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Flood prevention project could harm First Nation communities in Manitoba says report

April 12, 2024

Report findings on Lake Manitoba and Lake St. Martin Outlet Channels Project released to public.

A new report released by the Impact Assessment Agency of Canada this week suggests a proposed flood prevention project could harm surrounding First Nation communities.

APTN News: The draft environmental assessment report suggests the Lake Manitoba and Lake St. Martin Outlet Channels Project could bring several adverse impacts for Indigenous peoples. This includes the use of the land and resources for traditional purposes, the loss of physical and cultural heritage, and impacts on species of cultural importance.

Shirley Thompson, an associate professor at the University of Manitoba’s Natural Resource Institute and the head of the Mino Bimaadiziwin Partnership, which has worked to amplify First Nations who oppose the project, said the project was flawed from the start.

“It didn’t consider climate change, which is totally inappropriate in this era, and it had wrong hydrological flows, wrong sediment flows, so many problems in the actual hydrological modeling that was the basis of this project,” she said.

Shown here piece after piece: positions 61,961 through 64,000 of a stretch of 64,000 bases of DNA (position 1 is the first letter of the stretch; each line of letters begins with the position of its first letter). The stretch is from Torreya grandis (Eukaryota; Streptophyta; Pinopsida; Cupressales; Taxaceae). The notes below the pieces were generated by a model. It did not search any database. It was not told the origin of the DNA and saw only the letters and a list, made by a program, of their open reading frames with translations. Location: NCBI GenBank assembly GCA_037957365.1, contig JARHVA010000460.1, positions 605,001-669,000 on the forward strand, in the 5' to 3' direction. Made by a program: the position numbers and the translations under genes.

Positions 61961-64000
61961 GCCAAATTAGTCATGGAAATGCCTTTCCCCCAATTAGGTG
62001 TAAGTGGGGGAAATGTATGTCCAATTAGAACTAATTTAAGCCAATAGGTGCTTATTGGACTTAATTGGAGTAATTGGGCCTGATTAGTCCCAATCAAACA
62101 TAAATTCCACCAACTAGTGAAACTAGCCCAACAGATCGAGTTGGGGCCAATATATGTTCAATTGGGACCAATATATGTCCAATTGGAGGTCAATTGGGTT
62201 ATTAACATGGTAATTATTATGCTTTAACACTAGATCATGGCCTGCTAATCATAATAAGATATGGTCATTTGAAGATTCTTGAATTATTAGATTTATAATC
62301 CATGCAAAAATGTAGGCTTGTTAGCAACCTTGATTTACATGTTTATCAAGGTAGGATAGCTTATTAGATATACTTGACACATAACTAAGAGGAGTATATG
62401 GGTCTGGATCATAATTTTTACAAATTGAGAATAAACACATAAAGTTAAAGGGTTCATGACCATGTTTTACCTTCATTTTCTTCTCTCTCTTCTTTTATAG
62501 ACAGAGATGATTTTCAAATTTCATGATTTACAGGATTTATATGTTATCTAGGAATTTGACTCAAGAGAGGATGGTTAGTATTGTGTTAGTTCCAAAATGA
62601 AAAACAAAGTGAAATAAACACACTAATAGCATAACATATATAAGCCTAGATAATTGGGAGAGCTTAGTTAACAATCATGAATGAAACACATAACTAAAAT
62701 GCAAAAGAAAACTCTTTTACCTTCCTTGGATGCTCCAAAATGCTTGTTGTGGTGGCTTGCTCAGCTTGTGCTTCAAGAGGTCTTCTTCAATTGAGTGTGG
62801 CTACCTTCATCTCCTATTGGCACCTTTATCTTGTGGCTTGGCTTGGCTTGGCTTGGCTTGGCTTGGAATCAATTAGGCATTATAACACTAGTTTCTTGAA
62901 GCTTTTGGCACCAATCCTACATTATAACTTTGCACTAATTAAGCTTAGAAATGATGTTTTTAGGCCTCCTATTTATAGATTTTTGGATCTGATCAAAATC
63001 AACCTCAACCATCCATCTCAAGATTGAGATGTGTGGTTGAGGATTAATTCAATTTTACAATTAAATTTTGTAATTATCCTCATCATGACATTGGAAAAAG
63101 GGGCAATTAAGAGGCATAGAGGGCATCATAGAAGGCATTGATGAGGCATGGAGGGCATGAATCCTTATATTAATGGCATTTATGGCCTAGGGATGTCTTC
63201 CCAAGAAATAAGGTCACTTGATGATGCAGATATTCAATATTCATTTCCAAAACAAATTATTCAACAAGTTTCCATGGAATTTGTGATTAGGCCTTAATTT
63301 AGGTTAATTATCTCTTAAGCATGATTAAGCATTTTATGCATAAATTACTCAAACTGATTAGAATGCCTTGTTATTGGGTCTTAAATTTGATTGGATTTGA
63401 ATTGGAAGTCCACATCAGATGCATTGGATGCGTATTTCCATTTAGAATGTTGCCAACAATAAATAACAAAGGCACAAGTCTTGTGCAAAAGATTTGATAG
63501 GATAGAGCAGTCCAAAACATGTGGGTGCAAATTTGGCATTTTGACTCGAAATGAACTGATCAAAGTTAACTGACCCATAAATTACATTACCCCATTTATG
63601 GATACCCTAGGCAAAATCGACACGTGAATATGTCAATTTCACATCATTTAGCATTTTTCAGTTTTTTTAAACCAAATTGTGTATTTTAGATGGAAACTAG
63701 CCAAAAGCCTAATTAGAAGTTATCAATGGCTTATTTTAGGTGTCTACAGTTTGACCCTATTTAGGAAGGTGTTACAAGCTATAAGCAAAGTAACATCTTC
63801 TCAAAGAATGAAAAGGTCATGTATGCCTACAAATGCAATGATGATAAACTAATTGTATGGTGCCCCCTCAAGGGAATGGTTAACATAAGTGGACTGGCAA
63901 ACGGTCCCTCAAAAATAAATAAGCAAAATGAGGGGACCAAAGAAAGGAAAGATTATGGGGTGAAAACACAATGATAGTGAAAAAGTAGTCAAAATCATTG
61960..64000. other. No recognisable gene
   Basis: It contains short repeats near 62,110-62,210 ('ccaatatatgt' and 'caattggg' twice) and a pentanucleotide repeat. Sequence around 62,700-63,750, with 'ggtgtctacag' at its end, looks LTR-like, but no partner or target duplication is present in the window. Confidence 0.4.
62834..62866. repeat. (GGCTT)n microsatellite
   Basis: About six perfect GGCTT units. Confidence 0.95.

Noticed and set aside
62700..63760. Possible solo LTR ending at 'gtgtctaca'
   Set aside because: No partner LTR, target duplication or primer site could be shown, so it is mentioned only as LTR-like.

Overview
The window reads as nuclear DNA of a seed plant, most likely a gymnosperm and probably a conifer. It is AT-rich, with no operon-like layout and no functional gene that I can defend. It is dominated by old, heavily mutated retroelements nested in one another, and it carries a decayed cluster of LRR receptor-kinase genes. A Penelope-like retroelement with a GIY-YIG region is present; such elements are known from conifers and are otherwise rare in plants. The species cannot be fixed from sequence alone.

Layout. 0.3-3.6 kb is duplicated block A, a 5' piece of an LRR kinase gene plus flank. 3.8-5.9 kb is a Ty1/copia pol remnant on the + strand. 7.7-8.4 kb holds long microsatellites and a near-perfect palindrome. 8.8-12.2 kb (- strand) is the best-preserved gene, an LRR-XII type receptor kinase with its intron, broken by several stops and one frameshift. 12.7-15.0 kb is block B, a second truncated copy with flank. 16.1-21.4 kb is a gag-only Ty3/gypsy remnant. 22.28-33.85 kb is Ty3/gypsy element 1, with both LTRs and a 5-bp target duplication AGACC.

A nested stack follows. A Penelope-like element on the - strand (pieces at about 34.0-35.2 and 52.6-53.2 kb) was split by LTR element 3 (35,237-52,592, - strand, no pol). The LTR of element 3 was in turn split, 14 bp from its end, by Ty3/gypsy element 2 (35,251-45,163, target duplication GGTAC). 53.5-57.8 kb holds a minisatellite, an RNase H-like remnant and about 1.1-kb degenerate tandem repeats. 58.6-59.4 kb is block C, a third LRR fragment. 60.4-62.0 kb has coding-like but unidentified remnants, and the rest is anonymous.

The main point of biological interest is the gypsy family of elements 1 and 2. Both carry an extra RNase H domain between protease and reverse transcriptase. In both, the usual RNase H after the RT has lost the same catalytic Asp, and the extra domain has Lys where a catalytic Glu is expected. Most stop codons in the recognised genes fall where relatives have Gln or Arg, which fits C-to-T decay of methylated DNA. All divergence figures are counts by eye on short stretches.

Flood protection project
A gathering in February to review the plan. Photo courtesy: Shirley Thompson

In 2011, members of Lake St. Martin First Nation were permanently displaced by a flood. A total of 18 First Nations were evacuated.

The $540 million outlet channels project was proposed by Manitoba Transport and Infrastructure in 2012 to prevent future flooding by creating two 24-kilometer-long flood diversion channels.

Over the years, a handful of First Nations have sounded the alarm on the project’s environmental impacts. In February, a group of First Nations signed a document demanding the outlet channels project be halted immediately.

On Wednesday, Lisa Naylor, Manitoba’s minister of Transport and Infrastructure, told APTN News, that the province is taking the report’s findings into account and will continue consulting with Indigenous communities.

“Folks have talked about disruptions to their traditional ways of life, to impacting fishing, hunting, they have concerns about various movement, various animals around the area, impact on traplines, and so those are important things that we need to understand and work with those concerns carefully,” Naylor said.

Flood protection project
A map of the area that will be affected if the plan goes ahead. Photo courtesy: Shirley Thompson.

Thompson said the Mino Bimaadiziwin Partnership has urged those in power to examine alternatives to the outlet channels project. She added that a more sustainable, environmentally friendly solution exists: wetlands restoration.

“There were always wetlands, they were drained for agriculture. Now we need those wetlands back, and it will benefit agriculture too because they won’t be experiencing a drought, right? So, they will have water on the land that they can irrigate their crops (with),” Thompson said. “It will work for flooding, it will work for agriculture. There are ways to do this.”

The Impact Assessment Agency of Canada invites Indigenous groups and the public to comment on the draft environmental assessment report from now until May 8.

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